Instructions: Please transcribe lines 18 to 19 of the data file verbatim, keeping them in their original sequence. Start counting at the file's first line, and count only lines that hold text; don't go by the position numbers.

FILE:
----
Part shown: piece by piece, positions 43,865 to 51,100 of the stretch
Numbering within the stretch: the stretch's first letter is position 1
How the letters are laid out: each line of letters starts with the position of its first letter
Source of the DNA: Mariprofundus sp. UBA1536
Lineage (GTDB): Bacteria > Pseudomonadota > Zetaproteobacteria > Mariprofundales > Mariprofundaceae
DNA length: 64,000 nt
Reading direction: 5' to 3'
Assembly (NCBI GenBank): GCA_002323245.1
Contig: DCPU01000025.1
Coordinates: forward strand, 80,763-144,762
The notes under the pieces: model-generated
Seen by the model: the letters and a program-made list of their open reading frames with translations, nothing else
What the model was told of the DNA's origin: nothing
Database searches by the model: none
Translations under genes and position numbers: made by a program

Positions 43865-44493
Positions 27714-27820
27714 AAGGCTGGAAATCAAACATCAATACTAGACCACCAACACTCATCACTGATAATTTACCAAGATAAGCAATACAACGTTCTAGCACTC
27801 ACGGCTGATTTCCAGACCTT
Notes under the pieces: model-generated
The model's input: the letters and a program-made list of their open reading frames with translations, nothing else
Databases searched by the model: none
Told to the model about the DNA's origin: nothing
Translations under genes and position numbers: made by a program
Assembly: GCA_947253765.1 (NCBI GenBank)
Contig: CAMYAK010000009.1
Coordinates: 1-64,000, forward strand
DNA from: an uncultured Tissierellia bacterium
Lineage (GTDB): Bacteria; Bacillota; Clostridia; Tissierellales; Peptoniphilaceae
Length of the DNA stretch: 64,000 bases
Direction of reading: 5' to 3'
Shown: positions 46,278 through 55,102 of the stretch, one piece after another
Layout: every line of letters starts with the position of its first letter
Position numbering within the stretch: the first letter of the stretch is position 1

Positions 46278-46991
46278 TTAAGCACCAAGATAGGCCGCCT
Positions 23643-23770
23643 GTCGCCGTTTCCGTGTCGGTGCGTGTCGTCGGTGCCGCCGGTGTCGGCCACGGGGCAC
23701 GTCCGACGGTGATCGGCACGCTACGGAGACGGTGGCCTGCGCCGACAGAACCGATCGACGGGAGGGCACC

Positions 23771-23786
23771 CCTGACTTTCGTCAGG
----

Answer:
27714 AAGGCTGGAAATCAAACATCAATACTAGACCACCAACACTCATCACTGATAATTTACCAAGATAAGCAATACAACGTTCTAGCACTC
27801 ACGGCTGATTTCCAGACCTT